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Coin Grading - What You Should know

Friday April 7th, 2017
By GoodLife Appraisals Staff Writer


Newport Beach, Calif. — The sometimes confusing world of coin grading can be a mystery for both novice and seasoned collectors alike. Mint State (MS) graded coins, often placed in plastic holders, refers to coins that have been evaluated for a variety of characteristics that help to establish it's value. These plastic coin slabs, as they are often called, can include both a grade and a reference to the grading authority such as Professional Coin Grading Service (PCGS) and Numismatic Guaranty Corporation (NGC) that performed the grading. Collectors place immense value on the authentic
grading of a coin, so much so that it can increase the ask price by as much as 400% on the open market.

Collectors will pay a lot of money for a certified coin graded MS65 because someone has set it's value and grade. However, most collectors don't understand the various points of grading that resulted in that MS65 certification. Upon close examination of an MS65 graded coin you find the luster is nice and near full. It will also have real eye appeal with no discolorations. The strike is detailed, but not razor sharp. There will be bagmarks on this coin but none will be deep or rub away details. This description of an MS65 coin's condition is fairly typical. However, many collectors may expect a coin graded MS65 would have better surface quality and that there would be a complete absence of bagmarks.

The following will help highlight the finer points of grading United States mint state (MS) coins. Short descriptions of specific grading characteristics of the eleven grades of mint state coins, MS70 through MS60, are listed below. The definitions are designed to be quick reference points and to describe, in general, grade characteristics of coins that fall into each of the eleven specific grade categories of mint state. Many U.S. issues have specific striking characteristics that professional graders take into consideration before assigning a grade. These brief grade explanations do not address any specific coin or any one single U.S. Type coin. Instead, they are generalizations.

Make a copy of these grading characteristics. They may come in handy at the next show you attend or you could find them useful when grading your own coins you currently have in your collection.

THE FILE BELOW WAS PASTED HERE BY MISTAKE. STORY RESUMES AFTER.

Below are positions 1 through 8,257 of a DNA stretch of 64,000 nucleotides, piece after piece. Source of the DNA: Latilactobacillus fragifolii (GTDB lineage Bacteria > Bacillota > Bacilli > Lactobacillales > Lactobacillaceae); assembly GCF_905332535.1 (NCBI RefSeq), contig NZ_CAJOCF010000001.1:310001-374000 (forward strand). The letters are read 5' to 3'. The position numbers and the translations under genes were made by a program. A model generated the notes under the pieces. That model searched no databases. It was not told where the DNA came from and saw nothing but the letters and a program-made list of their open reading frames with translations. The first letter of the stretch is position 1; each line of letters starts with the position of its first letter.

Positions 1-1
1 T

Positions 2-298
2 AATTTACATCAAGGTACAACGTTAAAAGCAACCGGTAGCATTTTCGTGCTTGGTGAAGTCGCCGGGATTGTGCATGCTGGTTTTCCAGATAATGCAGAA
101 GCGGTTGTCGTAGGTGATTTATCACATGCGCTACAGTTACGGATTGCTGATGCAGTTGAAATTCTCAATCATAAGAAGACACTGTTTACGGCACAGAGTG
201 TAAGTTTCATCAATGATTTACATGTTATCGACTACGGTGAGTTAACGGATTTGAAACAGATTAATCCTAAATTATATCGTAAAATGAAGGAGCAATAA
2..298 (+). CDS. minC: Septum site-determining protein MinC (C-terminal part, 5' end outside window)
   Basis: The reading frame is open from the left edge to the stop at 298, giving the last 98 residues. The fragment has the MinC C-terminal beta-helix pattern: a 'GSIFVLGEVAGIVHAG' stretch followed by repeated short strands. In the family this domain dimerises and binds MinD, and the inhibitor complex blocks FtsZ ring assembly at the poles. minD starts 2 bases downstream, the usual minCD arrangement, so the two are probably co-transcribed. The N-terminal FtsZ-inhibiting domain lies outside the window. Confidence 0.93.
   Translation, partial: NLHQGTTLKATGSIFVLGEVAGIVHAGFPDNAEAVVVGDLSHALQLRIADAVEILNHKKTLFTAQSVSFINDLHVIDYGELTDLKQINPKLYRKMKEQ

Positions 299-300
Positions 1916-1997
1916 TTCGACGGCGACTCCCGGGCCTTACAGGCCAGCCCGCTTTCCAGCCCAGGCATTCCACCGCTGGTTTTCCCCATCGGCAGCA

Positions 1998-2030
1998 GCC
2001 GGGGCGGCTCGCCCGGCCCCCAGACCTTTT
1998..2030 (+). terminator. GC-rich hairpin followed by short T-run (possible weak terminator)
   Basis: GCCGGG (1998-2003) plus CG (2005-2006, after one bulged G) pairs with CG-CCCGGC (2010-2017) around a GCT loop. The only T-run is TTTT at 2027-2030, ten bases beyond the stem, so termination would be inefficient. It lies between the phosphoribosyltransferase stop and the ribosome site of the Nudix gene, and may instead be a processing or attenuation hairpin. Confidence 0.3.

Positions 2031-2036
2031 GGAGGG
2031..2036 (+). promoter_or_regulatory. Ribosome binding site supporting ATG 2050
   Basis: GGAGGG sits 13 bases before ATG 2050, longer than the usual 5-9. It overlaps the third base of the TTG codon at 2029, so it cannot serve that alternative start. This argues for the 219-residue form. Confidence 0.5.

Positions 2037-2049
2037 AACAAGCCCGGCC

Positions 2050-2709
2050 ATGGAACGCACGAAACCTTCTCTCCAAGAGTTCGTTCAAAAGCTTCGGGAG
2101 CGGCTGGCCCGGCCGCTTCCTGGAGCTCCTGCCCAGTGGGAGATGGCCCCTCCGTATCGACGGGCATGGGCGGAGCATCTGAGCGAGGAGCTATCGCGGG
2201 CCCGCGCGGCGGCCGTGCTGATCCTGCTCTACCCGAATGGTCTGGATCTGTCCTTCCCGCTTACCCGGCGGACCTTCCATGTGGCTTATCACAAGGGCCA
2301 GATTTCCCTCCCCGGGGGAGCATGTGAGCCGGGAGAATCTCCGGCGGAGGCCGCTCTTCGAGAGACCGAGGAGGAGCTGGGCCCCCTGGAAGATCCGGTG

Listed below are general grade characteristics for United States mint state coins.

  • MS70: No imperfections under high magnification. A perfect coin.

  • MS69: Any imperfection, hairlines, etc, are virtually undetectable under magnification. Finding mint strike U.S. coins graded this high is rare.

  • MS68: A very prominent, well defined strike. Full mint luster. Outstanding eye appeal. No visible marks of any nature are present on the coins surface under average magnification power. A coin with outstanding surface quality.

  • MS67: Above average strike. Full mint luster and attractive eye appeal. A few tiny marks may be present and even one single hidden mark near or at an important design area of the coin may exist. No more than one significant mark.

  • MS66: Above average strike. Full mint luster is required for the MS66 level. An MS66 graded coin should have above average eye appeal and be considered attractive for the issue. A few, small scattered marks may be present, but not a single, large obvious mark that detracts from the overall nice appeal of the coin.

  • MS65: The strike should be at least average for the issue and preferably sharp for the issue. The luster should be above average although full mint luster is not required like MS66 and MS67 grades are. Bagmarks can be present, but should not detract greatly from the coin's overall beauty. Generally, MS65's are above average for the issue with attractive luster and are appealing coins overall.

  • MS64: The strike is average and preferably slightly better than average. Luster should be at least average for the issue. Full mint luster is not required. Average strike for the issue. Bagmarks are present, sometimes heavier than others.

  • MS63: An average uncirculated coin for the issue. Full mint luster is not required, nor is full strike. Average eye appeal is sufficient to make this grade. Bagmarks are present and can be heavy at times, but they should not overwhelm the overall appeal of the coin.

  • MS62: Slightly below average strike, luster and eye appeal. Bagmarks may be heavy and the coin's surfaces may have some large, detracting ones.

  • MS61: Heavily marked with dull, unappealing luster. A MS61 graded coin may look slightly better than a MS60, but the difference is marginal at best. A very below average, generally coin lacking appeal area of mint state.

  • MS60: An often unattractive, possibly impaired coin with surface distractions and scuffed, heavily bagmarked surfaces. Yet, no signs of circulation.

If you have a large collection of coins and need to discuss it's value, please give GoodLife Auctions a call at +1 866 294 0150 and ask to speak to a coin appraisal specialist. We can assist you with both graded and un-graded coins.

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